Monday March 4, 2002
Dear CBC Radio and Television,
There are many points of interest in the Temagami area (a region in north-eastern Ontario), that I believe would be worthy for your coverage: nature in the area (the characteristics and uses of plant and animal life as understood by the local Native elders), Indian culture (this includes lifestyle , e.g. hunting and trapping, history (pictographs, artifacts and past events), non-christianized spiritual beliefs, the local Ojibway language, bush medicines, sacred sites such as the Conjuring Rock at Chees-kan-ab-kung Lake in the famous Wakimika Triangle, and bush crafts such as hand made sleds, baskets, cedar drums and masks), visitors recreational use (including camping, canoeing, hiking and snowshoeing), political issues such as how no treaty for the Temagami area has ever been signed and the ongoing negotiations between the (presently Chiefless) Band and province to settle a 110 year old land claim, as well as the recurring issues of mining and logging in the area.
Many protests have surfaced in the face of the destructive threats which logging andmining pose. The 1989 blocking of the Red Squirrel road extension where over 200 people were arrested. The highway 805 roadblock back in 1994, the 1996 protest of old-growth logging in Owain Lake and most probably the coming of the 2002 Block 30 protest and blockade ( please refer to enclosed BLOCKADES MAP).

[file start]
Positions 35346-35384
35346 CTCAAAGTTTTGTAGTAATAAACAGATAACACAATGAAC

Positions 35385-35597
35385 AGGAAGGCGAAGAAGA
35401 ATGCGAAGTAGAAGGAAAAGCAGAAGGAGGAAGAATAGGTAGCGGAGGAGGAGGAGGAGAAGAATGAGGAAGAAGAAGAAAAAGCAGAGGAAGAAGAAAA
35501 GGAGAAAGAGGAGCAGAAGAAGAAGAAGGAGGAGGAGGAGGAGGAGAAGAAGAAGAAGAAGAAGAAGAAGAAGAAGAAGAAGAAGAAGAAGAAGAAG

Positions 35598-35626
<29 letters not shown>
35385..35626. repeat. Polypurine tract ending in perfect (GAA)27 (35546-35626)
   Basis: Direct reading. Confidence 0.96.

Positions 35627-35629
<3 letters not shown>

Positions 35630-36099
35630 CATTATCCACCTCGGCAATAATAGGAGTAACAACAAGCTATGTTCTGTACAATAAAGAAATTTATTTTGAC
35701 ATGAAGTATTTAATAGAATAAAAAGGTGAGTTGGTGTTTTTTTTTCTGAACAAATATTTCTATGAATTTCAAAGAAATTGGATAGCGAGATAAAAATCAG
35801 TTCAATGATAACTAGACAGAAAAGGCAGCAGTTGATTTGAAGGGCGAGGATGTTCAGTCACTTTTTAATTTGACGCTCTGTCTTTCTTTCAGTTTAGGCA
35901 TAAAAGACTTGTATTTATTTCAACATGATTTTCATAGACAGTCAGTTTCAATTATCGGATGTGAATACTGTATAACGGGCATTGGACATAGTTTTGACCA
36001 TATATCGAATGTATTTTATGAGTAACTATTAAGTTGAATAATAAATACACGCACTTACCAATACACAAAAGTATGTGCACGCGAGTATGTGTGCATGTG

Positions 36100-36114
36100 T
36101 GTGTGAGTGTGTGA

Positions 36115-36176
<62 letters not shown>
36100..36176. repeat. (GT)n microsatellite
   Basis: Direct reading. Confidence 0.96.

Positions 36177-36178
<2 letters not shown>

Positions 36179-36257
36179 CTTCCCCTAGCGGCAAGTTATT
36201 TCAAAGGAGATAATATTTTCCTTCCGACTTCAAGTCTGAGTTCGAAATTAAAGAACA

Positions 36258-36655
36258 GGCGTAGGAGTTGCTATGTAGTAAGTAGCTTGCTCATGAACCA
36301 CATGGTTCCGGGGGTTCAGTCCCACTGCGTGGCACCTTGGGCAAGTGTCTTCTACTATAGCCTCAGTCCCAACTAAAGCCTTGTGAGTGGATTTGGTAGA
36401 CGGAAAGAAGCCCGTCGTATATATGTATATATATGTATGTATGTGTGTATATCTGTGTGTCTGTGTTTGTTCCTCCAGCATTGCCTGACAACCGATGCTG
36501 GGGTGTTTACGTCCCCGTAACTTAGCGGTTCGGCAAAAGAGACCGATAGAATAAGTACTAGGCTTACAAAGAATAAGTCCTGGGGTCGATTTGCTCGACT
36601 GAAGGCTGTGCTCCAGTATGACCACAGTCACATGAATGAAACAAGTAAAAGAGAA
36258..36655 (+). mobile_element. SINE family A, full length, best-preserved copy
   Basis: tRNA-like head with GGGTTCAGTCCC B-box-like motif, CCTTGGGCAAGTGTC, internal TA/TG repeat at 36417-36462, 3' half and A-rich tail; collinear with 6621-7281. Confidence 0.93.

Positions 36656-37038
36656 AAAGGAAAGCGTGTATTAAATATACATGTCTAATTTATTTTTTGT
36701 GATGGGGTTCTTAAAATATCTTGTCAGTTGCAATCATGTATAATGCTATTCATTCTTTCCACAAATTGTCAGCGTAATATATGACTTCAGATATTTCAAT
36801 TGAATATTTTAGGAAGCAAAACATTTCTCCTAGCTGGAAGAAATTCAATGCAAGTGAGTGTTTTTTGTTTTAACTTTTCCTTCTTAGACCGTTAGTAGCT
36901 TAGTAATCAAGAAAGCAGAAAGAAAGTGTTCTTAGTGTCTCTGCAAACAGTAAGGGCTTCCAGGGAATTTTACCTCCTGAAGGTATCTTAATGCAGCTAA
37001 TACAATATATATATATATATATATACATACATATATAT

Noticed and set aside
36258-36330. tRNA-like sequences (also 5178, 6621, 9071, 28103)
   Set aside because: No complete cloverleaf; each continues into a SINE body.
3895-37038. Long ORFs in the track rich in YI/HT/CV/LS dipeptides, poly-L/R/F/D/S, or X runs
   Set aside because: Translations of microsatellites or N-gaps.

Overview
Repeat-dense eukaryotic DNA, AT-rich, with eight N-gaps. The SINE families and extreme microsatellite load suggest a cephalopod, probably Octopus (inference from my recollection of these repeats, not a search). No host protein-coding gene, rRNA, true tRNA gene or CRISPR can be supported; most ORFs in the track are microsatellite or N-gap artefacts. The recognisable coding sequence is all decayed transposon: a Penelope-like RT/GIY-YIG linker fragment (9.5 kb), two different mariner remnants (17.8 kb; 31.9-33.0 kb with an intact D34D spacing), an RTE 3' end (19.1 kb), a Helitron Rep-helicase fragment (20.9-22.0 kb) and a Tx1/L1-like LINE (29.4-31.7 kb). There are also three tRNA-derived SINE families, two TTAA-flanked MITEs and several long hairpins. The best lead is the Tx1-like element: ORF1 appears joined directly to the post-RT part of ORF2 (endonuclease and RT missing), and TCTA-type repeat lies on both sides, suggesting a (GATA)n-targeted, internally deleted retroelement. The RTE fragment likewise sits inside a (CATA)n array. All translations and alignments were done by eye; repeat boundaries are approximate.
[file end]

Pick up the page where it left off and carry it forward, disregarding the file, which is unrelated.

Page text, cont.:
Preservation of land and culture has been the struggle for all Native people world-wide for quite some time now. The present day traditionalist Native Indians of the Temagami area are no different in this respect.
Alex Mathias, a traditionalist Ojibway elder of the Temagami area, lives on his traditional family hunting ground, off-reserve, year-round with his wife and two daughters. His remote camp, which he built with the help of his wife, is located on Obabika Lake at the outflowing Obabika River ( please refer to MISA-BI FAMILY TERRITORY MAP).
As a young boy, Alex spent the winters with his adoptive parents and siblings living on Obabika Lake where they supported themselves by trapping fur-bearing animals (such as beaver, mink and pine marten) and also by hunting wild game such as moose, deer and partridge. Summers were spen guiding tourists mainly on Lake Temagami and some smaller surrounding lakes. This is the life-style most Indian families ( e.g. Misa-bi, Paul, Peshabo and Katt families ) kept during those times. Each family had their own hunting territory , within the Temagami area, where they would hunt and trap; where they would live.